There is a grand paradox when we step into the paths that weave down into the ravine of La Limonada. We hear stories of pain, violence, and lack of power, while seeing the same faces filled with smiles and hope.
The questions fill up your mind and heart: What is it like to be hurt and alone? What is like to be abandoned? What is like to watch your children go hungry and suffer? What is like to be powerless to stop it or defend yourselves? What is it like to feel like you matter to no one?
Whether we feel joy or loneliness this season, we can have hope in Christ.
The message carried into La Limonada is the story of a God who became flesh and lived among us. A God who has been present and active all along.
As Henri Nouwen eloquently said:
This is the good news of God’s taking on human flesh. By calling him Immanuel or ‘God-with-us,’ we recognize that he has committed himself to live in solidarity with us, to share our joys and pains, to defend and protect us, and to suffer all of life with us. The God-with-us is a close God, a God whom we call our refuge, our stronghold, our wisdom, and even, more intimately, our helper, our shepherd, our love.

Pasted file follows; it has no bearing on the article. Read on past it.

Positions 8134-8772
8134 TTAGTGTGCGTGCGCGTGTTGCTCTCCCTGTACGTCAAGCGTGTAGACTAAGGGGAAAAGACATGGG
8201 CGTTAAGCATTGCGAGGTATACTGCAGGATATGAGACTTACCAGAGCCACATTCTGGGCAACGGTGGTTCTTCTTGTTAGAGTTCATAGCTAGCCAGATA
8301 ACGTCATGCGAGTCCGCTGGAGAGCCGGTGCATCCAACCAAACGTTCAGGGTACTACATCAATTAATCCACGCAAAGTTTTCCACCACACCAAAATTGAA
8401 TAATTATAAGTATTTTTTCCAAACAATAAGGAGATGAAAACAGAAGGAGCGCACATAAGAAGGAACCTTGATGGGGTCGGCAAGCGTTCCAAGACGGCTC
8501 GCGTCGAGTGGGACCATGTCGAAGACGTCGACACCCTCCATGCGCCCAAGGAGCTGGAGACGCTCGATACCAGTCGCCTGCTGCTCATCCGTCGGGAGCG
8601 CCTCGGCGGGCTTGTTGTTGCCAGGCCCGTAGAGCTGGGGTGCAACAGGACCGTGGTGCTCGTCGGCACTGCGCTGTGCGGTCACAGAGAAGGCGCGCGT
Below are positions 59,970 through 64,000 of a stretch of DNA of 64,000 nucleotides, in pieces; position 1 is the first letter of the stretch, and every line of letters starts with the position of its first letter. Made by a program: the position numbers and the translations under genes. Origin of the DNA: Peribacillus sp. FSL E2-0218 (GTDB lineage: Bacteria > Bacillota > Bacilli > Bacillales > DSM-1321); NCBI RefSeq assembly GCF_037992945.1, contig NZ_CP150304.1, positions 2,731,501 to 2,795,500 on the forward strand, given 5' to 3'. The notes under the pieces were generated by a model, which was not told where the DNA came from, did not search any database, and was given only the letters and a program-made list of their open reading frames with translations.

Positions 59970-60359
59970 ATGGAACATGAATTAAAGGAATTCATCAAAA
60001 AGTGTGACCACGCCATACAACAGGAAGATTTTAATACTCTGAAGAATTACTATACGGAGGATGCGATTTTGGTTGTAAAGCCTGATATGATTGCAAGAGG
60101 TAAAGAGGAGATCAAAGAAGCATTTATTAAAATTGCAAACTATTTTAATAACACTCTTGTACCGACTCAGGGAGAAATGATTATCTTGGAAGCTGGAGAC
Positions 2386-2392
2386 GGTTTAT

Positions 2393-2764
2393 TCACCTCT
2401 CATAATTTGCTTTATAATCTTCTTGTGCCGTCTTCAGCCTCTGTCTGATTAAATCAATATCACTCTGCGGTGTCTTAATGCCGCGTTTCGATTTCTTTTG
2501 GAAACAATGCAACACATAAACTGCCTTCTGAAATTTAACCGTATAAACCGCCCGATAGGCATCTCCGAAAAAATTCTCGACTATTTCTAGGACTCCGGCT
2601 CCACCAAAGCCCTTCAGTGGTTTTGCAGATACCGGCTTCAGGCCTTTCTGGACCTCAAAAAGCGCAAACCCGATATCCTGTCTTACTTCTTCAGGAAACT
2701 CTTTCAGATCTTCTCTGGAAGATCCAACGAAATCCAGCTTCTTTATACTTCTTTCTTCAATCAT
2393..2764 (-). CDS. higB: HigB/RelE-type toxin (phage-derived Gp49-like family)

By offering their presence, the team in Guatemala provides tangible hope. They call homes, letting people express their pain and give voice to wounds. They listen to what is in their hearts and minds, and offer truth. They show up in the darkest moments of suffering, sickness, evil, and need. They pray with those experiencing illness, plead with the gang member contemplating retaliation from his recent gunshot wound, and celebrate the growing number of people who want to see their community healed and whole.
In La Limonada, you can actually touch hope. You watch it emerging from darkened eyes that begin to illuminate with new life.
God’s Word foretells the promise of Jesus, and He kept His word. We can trust by faith in God’s promise, so that “we who have fled to take hold of the hope offered to us may be greatly encouraged. We have this hope as an anchor for the soul, firm and secure” (Hebrews 6). The hope of past promises kept inspires us to persevere and look forward. “Everything that was written in the past was written to teach us, so that through endurance and the encouragement of the Scriptures we might have hope” (Romans 15).
‘Tis the season of hope!
From our family to yours,